Such a structure is incredibly challenging to read, and creating improvements to it is extremely difficult. Particularly the smallest modification requires the developer to check the majority of the code, decide if the change affects other layers, imagine the operation of several layers, and deal with unidentifiable verification errors.
Keep Abstractions and Dependencies to a Minimum
Abstraction is a technique for enclosing a complicated code block in a simpler layer of code. Even though this approach uses a clear name to call the feature, it inherently complicates the overall procedure.
The feature may include a large number of interconnected components, dependencies, and implementations of which the developer may be ignorant at the time of the call. Indeed, where abstractions are not adequately managed, they eventually result in a lasagna architecture, with all of its associated problems and undesirable complications.
Additionally, abstractions increase the possibility of incorrect or redundant pairing, which is a significant barrier to simplicity. Dependencies are the same way. Although dependencies are unavoidable at times, they must be avoided wherever possible.
Stop Outdated Coding
Developers have a propensity to add lines of code that serve little function now but can prove valuable in the future. There are Non-Existent Codes. By overly complicated processes, they do more damage than good.
“You Aren’t Gonna Need It” — “You Aren’t Going to Need It” — Sometimes, as developers, we attempt to look further forward, towards the future of the project, coding any new functionality “only in case we need them” or hoping that “we will probably need them.” Only one word: Wrong! You didn’t need that, you don’t need it, and you aren’t going to need it in certain situations.
The extreme programming (XP) theory of “Do the Simplest Thing That Might Possibly Work” is known as YAGNI. Even though this theory is part of XP, it can be applied to a wide range of development methodologies and procedures. You can save resources and be willing to press on ventures more quickly if you follow the principles of “You Aren’t Gonna Need It” programming.
If you get an unexplained impulse to code any additional features that aren’t required right now but you think would be useful in the future, slow down and look at all the pending work you have. You can’t afford to spend time coding functionality that you will eventually need to fix, modify, or delete because they don’t fulfill the product’s specifications.
Coding ventures don’t often have a straightforward conclusion. The dream will come to an end because the developer abandons the concept (and does not move it on to anyone else). However, there is almost no stage at which the code is “nice enough.” There’s still plenty to focus on. It’s a smart idea to think of what you want the code to appear like in the future. However, unless intelligently used or a necessary element, leaving “extension points” (places intended to conveniently allow for new functionalities) isn’t desired in development. It expands the scale of your codebase and introduces needless difficulty. When you think about that, it also goes against the KISS theory that we previously mentioned.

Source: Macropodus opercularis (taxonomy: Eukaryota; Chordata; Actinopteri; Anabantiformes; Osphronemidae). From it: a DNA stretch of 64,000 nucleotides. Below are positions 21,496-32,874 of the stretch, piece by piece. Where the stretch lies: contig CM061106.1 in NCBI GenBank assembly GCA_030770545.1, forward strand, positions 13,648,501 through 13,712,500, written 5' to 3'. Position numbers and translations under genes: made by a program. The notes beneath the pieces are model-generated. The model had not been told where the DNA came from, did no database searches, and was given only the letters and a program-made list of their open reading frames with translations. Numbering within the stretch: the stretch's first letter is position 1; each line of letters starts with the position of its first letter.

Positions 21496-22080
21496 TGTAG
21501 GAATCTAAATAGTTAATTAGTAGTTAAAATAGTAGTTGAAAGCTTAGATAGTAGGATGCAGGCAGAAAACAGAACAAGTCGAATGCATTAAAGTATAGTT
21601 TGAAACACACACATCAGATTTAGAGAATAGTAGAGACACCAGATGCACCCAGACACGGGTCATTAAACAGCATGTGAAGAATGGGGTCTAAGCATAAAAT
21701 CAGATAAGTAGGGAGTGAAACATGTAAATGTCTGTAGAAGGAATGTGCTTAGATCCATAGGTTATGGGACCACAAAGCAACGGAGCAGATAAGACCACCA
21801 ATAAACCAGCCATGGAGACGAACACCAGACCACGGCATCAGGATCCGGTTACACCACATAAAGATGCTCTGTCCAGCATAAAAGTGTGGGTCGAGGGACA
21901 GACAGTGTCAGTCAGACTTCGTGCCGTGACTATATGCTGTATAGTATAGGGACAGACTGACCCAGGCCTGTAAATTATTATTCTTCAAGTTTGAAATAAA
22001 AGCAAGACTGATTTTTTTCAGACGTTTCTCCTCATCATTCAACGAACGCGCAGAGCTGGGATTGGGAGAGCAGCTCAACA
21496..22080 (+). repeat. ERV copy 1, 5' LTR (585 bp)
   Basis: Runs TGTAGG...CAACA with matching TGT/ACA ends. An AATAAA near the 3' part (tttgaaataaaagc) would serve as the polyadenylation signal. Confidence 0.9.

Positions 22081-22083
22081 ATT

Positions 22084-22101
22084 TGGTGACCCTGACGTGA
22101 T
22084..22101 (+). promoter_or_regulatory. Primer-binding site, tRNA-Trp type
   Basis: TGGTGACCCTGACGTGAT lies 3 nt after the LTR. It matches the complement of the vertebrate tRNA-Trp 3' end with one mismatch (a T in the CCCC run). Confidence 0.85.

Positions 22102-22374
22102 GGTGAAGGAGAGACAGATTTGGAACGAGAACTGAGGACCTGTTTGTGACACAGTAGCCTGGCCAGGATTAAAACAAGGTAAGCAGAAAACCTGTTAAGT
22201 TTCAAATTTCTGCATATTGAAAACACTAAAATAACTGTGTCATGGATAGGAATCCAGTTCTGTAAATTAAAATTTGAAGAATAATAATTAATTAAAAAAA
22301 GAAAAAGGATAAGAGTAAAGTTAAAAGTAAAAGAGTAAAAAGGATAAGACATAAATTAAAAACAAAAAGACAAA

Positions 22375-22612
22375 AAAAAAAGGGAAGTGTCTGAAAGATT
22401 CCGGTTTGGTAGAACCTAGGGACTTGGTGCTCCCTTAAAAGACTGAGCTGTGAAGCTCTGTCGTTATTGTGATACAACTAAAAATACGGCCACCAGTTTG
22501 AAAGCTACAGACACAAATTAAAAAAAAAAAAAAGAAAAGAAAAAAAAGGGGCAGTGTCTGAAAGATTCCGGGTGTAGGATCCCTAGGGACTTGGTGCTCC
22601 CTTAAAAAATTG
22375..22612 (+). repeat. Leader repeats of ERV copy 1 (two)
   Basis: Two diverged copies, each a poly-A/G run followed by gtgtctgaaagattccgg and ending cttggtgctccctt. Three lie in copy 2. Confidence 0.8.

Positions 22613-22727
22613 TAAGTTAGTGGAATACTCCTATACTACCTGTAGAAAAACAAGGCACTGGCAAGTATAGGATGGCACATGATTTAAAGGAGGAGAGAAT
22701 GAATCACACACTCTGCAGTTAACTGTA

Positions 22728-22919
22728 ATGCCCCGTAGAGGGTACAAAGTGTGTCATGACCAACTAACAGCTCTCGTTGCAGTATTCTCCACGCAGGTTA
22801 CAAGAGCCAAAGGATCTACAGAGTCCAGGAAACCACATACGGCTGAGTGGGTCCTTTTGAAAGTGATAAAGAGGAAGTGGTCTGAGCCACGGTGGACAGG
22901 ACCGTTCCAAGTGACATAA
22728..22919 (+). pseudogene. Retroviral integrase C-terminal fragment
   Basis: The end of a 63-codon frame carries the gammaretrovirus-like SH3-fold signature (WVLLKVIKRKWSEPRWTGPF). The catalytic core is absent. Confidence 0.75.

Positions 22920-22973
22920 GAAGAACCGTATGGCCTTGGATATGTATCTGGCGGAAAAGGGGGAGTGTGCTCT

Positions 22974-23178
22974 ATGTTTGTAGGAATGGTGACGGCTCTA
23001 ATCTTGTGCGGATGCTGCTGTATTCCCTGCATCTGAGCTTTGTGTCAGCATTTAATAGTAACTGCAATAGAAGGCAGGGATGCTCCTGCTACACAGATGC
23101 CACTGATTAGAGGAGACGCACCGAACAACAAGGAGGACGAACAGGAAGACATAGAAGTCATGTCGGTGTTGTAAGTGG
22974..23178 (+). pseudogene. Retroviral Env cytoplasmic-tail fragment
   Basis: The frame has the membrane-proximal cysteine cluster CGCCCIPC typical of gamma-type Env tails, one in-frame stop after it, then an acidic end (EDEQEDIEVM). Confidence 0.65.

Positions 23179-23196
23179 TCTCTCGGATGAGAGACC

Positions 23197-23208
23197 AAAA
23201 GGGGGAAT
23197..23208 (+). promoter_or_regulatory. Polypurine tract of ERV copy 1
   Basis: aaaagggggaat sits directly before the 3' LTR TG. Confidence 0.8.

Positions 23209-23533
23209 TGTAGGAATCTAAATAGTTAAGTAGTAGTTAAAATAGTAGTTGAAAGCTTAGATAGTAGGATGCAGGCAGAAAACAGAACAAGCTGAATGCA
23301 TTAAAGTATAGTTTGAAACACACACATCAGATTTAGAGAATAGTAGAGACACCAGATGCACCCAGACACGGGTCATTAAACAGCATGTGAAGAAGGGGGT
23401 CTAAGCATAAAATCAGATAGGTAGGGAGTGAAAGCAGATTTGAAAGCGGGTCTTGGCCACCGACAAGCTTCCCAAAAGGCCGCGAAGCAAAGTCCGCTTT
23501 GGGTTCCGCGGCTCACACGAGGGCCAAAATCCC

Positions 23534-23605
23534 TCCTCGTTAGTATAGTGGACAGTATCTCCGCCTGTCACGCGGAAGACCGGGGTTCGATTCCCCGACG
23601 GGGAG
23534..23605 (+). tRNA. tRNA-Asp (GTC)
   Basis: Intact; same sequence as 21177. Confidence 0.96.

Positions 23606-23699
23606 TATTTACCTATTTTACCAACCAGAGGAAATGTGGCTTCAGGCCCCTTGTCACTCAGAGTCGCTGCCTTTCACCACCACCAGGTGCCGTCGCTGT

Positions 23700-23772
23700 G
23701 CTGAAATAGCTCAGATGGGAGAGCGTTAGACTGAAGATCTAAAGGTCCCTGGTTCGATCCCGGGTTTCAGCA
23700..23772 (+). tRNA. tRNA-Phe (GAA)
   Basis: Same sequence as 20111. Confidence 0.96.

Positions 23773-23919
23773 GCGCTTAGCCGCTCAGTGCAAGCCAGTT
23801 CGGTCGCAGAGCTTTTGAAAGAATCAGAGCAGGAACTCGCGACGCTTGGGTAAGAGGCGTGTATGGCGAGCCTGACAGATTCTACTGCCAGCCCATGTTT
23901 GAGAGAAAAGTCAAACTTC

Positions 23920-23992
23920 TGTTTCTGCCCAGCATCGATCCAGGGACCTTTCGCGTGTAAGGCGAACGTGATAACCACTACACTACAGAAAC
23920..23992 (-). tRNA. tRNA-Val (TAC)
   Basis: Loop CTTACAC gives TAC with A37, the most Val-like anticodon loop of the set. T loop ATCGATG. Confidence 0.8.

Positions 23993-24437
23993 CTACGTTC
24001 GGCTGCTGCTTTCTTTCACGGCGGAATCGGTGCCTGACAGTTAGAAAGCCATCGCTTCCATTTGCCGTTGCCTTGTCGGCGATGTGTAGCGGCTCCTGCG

This principle is identical to the KISS principle in that all strive for the simplest solution possible. The distinction between them is that YAGNI emphasizes eliminating redundant features and logic, while KISS stresses complexity.
This ensures that you do not introduce functionality solely because you imagine you might need it eventually, but only when you do. By doing so, you will stop wasting resources on implementations that were not needed and could never be used.
Each method can fix a single small issue, not a vast number of use cases. If the system has a large range of requirements, split it up into smaller strategies. Not only will it be simpler to read and manage, but it will also allow you to identify bugs even more quickly.
YAGNI in agile/XP
Although some may claim that this is a useless principle and that specifications should be best trained, anyone who deals with the agile approach should be mindful of potential shifts in client requirements. That is why potential tasks are often dependent on the outcome of the existing project state and can be altered accordingly. If you complete a huge number of features that might be needed in advance, you not only lose the time and resources required to complete those. Additionally, you waste time restoring or refactoring them as they prove to be obsolete. Developers can stop creating conclusions since they are likely to be unworthy of a programmer’s time and effort.
Advantages of YAGNI
The primary reasons to use YAGNI are the following:
- Minimizing downtime equals saving money (this is the most vital factor), and
- Getting faster, simpler, and unpredictable code.
- The deadlines are met.
- The clients are happy because visible and frequent changes are made by the specifications.
- That code quality is improved when developers focus on critical tasks
- The code is more flexible
- The number of necessary transformations is decreased.
YAGNI vs KISS
KISS suggests that it can be achieved as quickly as possible. It enables team members to quickly work on extensions, bug fixes, refactoring and comprehending designed features. The differentiation is in the scope. The KISS theory asks for the whole solution to be coded as clearly as possible. On the other side, YAGNI would not need a full solution so programmers have no idea whether the specifications will remain unchanged or whether they will be needed in future project progress. Regardless of the rule selected, both need the least amount of difficulty necessary.
Adhering to these concepts would allow you to compose more effective code. Keep in mind that clean code is simpler to manage, easier to learn, and would certainly save you time while changing or implementing things. Avoid duplicating code, keep the code as basic as possible, and just incorporate features as required.